The triangular market place was the centre of the Medieval town of Wigton, which received its market charter in 1262. On the site where the memorial fountain now is, stood a wooden Market Cross. Many of the buildings around the market place are of Georgian style, and the upper storeys have altered little.
In the market place is an elaborate 19th Century fountain erected in 1872 by George Moore of Whitehall in Mealsgate, in memory of his wife. It is built of granite, and features four fine bronze reliefs of the Acts of Mercy by the Pre-Raphaelite sculptor Thomas Woolner. On the north side (opposite the Kings Arms) is ‘Visiting the Afflicted’, the east illustrates ‘Clothing the Naked’, the south has ‘Instructing the Ignorant’, and the west side has ‘Feeding the Hungry’. Above each bronze is a small granite carving of the face of Mrs Moore, surrounded by leaves.
The original Parish Church, incorporated a Pele Tower like Burgh-by-Sands and Newton Arlosh. The Church was in a dilapidated condition, and was demolished to make way for the present Parish Church – St Mary’s which dates from 1788, and is based on the design of St Michael’s Church, Workington.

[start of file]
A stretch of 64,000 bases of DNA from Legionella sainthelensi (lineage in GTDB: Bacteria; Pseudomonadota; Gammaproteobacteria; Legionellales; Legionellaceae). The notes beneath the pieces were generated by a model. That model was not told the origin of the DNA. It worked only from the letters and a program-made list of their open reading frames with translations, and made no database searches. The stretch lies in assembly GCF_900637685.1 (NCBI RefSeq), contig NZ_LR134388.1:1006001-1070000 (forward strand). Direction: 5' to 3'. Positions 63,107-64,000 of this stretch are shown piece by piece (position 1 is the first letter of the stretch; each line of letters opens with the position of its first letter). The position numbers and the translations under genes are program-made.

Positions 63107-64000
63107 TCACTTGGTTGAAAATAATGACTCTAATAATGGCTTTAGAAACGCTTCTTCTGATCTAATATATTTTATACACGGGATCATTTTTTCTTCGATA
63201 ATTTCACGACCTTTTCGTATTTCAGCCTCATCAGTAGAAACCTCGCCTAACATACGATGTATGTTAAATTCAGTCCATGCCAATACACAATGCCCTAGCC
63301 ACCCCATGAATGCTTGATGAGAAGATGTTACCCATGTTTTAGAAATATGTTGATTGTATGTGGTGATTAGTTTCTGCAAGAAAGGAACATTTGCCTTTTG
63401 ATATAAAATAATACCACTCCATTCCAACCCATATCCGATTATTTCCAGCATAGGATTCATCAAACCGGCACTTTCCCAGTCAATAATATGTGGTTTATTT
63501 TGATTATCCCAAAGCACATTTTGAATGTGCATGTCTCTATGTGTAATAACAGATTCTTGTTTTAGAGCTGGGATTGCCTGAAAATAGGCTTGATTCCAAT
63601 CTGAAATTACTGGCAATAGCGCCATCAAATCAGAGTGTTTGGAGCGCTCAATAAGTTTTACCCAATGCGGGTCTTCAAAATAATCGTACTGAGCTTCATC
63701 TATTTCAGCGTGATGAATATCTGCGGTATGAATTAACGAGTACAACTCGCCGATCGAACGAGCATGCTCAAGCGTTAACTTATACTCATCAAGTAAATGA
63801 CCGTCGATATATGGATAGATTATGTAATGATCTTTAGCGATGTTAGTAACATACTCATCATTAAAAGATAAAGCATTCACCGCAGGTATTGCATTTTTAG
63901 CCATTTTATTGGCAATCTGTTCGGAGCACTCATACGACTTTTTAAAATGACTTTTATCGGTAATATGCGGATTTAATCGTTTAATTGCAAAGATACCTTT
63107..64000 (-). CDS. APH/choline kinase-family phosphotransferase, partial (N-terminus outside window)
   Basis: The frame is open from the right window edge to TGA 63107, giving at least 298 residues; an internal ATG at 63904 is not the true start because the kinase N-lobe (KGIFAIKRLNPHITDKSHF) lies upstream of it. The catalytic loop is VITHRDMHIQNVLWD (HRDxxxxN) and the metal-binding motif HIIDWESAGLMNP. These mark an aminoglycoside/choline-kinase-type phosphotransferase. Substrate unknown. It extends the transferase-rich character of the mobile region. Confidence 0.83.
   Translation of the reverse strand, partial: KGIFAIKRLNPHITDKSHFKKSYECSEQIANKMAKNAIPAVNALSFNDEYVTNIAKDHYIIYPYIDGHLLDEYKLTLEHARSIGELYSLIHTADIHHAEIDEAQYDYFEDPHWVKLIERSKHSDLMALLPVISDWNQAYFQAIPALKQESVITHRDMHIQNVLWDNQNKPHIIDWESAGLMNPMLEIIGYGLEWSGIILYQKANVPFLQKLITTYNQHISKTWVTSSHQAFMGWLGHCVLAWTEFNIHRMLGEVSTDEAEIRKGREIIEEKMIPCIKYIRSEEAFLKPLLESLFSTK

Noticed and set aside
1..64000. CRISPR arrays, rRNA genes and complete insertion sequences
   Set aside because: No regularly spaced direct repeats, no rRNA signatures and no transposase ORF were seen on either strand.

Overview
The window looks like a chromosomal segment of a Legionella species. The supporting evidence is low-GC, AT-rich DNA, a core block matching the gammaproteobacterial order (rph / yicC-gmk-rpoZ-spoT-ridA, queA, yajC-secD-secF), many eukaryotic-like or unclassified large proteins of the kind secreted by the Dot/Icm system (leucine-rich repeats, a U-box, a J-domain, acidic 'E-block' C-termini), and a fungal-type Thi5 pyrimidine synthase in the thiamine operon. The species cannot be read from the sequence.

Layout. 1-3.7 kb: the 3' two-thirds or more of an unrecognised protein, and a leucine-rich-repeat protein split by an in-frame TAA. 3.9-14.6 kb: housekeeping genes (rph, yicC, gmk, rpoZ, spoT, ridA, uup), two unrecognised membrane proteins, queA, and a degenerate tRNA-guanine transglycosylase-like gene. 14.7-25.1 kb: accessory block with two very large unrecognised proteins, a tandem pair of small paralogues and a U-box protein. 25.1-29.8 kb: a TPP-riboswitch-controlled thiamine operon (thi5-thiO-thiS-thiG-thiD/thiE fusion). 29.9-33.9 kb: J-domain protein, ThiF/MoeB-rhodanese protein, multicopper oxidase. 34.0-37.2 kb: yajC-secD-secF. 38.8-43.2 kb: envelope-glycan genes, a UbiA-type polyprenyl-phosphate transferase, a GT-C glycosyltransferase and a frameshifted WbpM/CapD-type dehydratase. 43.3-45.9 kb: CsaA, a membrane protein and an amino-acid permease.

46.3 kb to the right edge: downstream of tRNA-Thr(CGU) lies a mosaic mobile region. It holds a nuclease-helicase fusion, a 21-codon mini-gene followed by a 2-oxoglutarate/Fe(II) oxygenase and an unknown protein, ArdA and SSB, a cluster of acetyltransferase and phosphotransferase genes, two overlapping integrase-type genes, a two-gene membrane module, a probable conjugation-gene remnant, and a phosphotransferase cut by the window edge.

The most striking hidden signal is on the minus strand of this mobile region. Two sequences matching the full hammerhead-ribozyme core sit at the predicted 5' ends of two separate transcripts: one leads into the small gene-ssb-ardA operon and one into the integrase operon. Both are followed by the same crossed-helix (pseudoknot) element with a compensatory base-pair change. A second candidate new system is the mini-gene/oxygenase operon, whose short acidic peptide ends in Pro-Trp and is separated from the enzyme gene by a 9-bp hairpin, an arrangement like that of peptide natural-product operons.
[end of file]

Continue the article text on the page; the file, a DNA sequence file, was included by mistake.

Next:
Wigton Civic Trust have published a booket – ‘A Walk around Wigton – three urban trails’, researched by the pupils of Nelson Thomlinson School. Melvyn Bragg’s ‘Speak For England’ is an oral history of the present century, based on interviews with the people of Wigton.
The Catholic church on King Street, dedicated to St. Cuthbert, is a neat Gothic edifice, designed by Ignatius Bonomi in 1837. Its front is exceedingly handsome, and the interior is well finished, especially the ceiling and organ gallery.
The writer and broadcaster Melvyn Bragg was born in Wigton in 1939. Also born in Wigton were Ewan Clarke, the Cumberland poet; R. Smirke, R.A. (father of architects Sir Robert Smirke and Sydney Smirke), the historical painter; George Barnes, the mathematician; Joseph Rooke, the self-taught weaver; and John Rooke, the writer on political economy and geology.
Highmoor Mansion was built in 1885 by Edwin and Henry Banks. There was a tower built to house a clock, carillon and “Big Joe”, a large bell. The carillon played a different tune every day and a hymn on Sundays. Highmoor Mansion, the Banks’ family home, is now flats.